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H 17 Racing

07' yz450 rear brake problems

11 posts in this topic

I have a 2007 yz450 and the rear brake quit working last weekend. The pedal moves full stroke and it dont have any resistance from the master cylinder. If I pump it and try to bleed the brakes it just dribbles out. I tipped it on the left side and lifted the rear of the bike and still no change. The fluid is full and I refilled it when trying to bleed the brakes.

Does anyone have any ideas? Any help would be greatly appriciated.

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When you were trying to bleed the brakes was the fluid level in the master cylinder dropping?

If the fluid was being sucked from the master cylinder and nothing coming out of the bleeder screw you have an airlock that needs to pass.

If there are no visible leaks from the master cylinder and caliper (aside from the mess from the bleeder screw) you just need to continue with bleeding.

If the rubber seal under the master cylinder cap (where you pour fluid in) had any air trapped above the fluid it may have caused the problem.

When you done bleeding, refill the master cylinder and make sure it is full to the top before putting the cap on. Let the rubber seal under the cap force out the excess fluid before putting in the screws.

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I havent seen any air come out of the bleed screw, and I drained it for awhile. I pulled resivor cap and filled fluid to top and pushed the brake lever , the fluid leved didnt move at all.

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Ok. Just leaving the screw open isn't going to bleed the brakes. Here's the procedure for bleeding:

1) Take the cap off the master cylinder.

2) Fill the master cylinder TOO THE TOP with brake fluid.

3) SLOWLY pump the brake pedal five or six times.

4) HOLD the brake pedal all the way down with your right hand.

5) Using your left hand, use an 8mm box end wrench open the bleeder screw 1/4 turn WITHOUT LETTING UP UN THE BRAKE PEDAL.

6) Leave the bleader screw open for 5 seconds and close it. DO NOT LET UP ON THE BRAKE PEDAL UNTIL THE BLEEDER SCREW IS CLOSED!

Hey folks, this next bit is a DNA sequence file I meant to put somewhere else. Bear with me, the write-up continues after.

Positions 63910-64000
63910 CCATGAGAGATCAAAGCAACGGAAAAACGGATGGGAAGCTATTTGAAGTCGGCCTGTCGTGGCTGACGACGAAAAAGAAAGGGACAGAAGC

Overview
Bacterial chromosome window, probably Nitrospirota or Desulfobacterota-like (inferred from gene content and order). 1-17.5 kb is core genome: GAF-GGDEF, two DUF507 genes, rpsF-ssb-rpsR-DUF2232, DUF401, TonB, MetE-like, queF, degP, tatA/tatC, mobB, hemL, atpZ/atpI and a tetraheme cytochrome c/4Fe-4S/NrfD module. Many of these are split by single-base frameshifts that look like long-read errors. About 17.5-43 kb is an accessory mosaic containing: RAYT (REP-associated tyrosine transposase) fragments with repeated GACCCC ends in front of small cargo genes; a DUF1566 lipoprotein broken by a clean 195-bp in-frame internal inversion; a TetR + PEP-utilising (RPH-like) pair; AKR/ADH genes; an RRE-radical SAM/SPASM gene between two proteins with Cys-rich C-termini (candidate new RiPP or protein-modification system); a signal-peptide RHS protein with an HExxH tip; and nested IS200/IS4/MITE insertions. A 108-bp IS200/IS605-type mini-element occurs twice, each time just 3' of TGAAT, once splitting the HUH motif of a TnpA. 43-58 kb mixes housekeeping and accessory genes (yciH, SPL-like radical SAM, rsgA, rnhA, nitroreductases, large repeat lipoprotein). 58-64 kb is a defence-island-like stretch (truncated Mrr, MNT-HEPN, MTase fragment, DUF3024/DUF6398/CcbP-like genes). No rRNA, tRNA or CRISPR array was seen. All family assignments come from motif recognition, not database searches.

7) Repeat steps 1 through 6 until the brake pedal feels normal again. Be sure to not let the master cylinder go dry........keep it full!

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It might take repeating the pump/bleed cycle 10-20 times before all of the air is expelled........but, If you aren't getting any fluid movement then you may have a bad seal, or corrosion inside the master cylinder.

Sometimes bleeding brakes takes a lot of patience and persistance.

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The rear brake has a nifty built in place to lock a bubble up right at the banjo fitting where the hose attaches to the master cylinder. Fluid will flow right under it and never move it. Do this:

> Loosen the line at the master cylinder. Push the caliper piston back a good distance by prying on the pad.

> With the fitting still loose, push the pedal down an inch or so, and HOLD IT there.

> Tighten the fitting, add fluid to the reservoir, and release the pedal.

After that, any further air that sits downstream should be easier to remove. Remember that you will need to pump the pads back down. Watch the fluid level.

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I bleed the brakes backwards, and thier is no air in the line. After doing this I pushed the brake pedal and it moved the piston out about a 1/8 inch and it quit moving. When I look through the glass on the side of the master cylinder I can see air bubbles go to the top every time the pedal is pushed. Does that mean the master cylinder needs replaced.

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It means there is air in the M/C bore, and it is being pushed up into the reservoir through the fill port as the piston begins to move. How it got there is the question. If you haven't tried bleeding the air from the hose fitting as I suggested earlier, it's worth doing.

But one thing about this situation is what you said earlier: the brakes were working and then quit suddenly with no intervention or visible damage. If air keeps getting back in with no apparent leaks, you could very well have a master cylinder in need of repair. Kits are available, and worth a try for the few dollars they cost.

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One other possibility is the brake lever is pressing on the M/C piston all the time, causing it to be up in the bore, covering the bleed/fill port. As the pads wear, the system is unable to replenish the fluid, thereby causing the brake pedal to require more and more travel. It explains the dribbling too.

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I got them working this afternoon. I moved the brake lever down and bleed them backwards, opened the banjo bolt on the top of the master cylinder, then pushed the brake lever up and down slowley. Then the air bubble came out. Thank you for all your help

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